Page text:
The Reunion

Saturday, September 27, 2014

Anabelle by Akalle

Lord Wyndham a celebrated general has been traumatized by battle, and he has decided to retire from public life. He moves to his family’s ancestral home in rural England and begins to rehabilitate the estate. He wants to marry, have a family, and live in the country, far away from the social life of London. He is searching for a wife who will share the life that he intends.

To find a wife, he has an extended house party at his estate. Guests come from London for the duration. Girls who live nearby appear each morning and stay until dinner ends each evening. Each girl attempts to capture his attention and impress on him her qualifications to be his wife. Annabelle Munson lives at Munson House, a neighboring estate, and she desperately wants to marry him. She does not plan to share his rural life, however. She intends for them to live London.

The Duke of Oldbury, a friend of Lord Wyndham’s arrives. He sees that Annabelle is not fit to be his friend’s wife, and he steps in to prevent any marriage between the two.

I find it disconcerting when a book’s main character is not a likable person. As a result, I tried very hard to like Anabelle. When she behaved inappropriately, I tried to find an explanation. When she was selfish, I tried to excuse it. When she told a lie, I tied to rationalize the untruth. Ultimately, though, I realized that Annabelle is not a nice person, and the Duke is quite correct in his conclusion about her suitability to be Lord Wyndham’s wife.

Central to the story is the idea that we do not always know what it is that will truly make us happy. Sometimes what we think we want will, in truth, make us desperately unhappy, and those things that we want to avoid are exactly what will make our lives complete. So the characters in the book discover.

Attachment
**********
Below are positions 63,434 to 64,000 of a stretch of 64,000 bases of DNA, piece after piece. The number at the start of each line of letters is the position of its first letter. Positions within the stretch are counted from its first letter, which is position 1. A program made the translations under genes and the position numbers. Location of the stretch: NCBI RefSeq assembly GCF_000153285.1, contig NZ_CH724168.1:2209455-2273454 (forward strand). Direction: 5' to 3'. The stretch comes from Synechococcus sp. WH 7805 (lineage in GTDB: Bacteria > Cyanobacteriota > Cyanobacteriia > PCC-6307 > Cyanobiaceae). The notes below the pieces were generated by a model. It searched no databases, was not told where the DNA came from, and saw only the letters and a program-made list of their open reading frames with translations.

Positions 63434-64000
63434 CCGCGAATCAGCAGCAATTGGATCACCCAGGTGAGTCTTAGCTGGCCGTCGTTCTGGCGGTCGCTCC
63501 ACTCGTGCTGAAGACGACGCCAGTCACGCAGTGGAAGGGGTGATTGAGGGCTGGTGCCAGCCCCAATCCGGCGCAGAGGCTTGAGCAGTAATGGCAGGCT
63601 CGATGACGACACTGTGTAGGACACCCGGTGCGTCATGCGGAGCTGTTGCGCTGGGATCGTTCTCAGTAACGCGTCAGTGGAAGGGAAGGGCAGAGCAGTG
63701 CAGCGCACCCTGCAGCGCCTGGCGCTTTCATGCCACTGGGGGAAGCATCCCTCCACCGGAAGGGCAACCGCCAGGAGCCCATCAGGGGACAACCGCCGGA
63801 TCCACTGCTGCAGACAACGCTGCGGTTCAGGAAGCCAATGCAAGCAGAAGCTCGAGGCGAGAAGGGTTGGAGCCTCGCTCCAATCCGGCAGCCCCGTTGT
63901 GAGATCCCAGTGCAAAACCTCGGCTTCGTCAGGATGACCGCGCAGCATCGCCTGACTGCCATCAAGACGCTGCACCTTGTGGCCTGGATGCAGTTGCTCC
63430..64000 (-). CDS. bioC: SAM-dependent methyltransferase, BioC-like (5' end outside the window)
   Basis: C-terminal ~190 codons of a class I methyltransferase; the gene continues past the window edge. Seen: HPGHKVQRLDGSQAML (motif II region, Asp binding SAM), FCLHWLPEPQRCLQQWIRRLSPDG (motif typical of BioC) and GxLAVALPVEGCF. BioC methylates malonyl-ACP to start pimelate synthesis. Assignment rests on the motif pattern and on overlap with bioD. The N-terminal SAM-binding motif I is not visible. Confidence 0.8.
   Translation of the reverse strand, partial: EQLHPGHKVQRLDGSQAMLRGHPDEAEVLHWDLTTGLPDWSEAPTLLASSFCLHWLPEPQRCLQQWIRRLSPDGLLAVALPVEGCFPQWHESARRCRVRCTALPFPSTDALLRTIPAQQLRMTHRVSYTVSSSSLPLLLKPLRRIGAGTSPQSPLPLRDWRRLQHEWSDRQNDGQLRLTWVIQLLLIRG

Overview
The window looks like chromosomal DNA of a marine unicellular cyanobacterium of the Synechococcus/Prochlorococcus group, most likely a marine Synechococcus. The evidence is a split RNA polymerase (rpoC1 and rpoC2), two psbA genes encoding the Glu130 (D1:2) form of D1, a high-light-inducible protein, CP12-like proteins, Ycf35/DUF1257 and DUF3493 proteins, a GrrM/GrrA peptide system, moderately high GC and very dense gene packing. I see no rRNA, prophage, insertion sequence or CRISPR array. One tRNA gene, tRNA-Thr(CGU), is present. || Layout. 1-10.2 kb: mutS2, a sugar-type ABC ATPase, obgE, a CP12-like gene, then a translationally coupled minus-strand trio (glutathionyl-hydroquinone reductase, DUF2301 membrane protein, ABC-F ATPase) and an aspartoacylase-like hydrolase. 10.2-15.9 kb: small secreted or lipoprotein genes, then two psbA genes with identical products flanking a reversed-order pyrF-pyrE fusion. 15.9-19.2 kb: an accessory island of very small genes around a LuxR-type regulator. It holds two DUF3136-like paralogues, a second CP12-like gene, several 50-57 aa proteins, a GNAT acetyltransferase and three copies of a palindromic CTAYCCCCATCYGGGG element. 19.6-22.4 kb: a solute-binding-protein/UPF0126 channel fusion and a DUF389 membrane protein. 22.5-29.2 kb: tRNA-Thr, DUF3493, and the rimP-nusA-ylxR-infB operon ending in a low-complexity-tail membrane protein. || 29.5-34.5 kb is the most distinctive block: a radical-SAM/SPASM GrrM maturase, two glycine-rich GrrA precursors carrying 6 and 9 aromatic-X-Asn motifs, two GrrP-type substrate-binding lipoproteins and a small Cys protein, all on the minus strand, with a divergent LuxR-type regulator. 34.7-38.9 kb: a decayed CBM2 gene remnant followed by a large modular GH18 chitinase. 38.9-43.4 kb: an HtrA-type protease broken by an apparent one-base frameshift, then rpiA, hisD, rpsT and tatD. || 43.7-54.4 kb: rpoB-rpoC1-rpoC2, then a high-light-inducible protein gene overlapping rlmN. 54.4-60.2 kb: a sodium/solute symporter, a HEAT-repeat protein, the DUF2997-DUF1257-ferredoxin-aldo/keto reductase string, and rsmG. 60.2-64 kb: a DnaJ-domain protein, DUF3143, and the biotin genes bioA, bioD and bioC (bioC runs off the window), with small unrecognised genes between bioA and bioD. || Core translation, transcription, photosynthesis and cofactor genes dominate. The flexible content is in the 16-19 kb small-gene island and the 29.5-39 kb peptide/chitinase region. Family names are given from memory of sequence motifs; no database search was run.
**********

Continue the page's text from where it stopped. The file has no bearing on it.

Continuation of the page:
The book’s descriptions, − of the ladies’ dresses, the countryside, the characters’ feelings, and, especially, the characters voices and emotions− are all vivid and are a particular strength of the book. While some aspects of the plot are rather improbable, this book is extremely well-written, and the reader finds it quite easy to suspend any doubts.

I was rather surprised, given the tone of the book to find some rather serious sexual content. The descriptions, like the others, are extremely detailed. I routinely review romance novels, and I found these scenes to be more explicit than those I have seen in quite some time. On the other hand, they flowed from the story, rather than being imposed on it, and I did not find them to be objectionable.

The descriptions, an entertaining story, and a rather unexpected conclusion result in a very enjoyable book.


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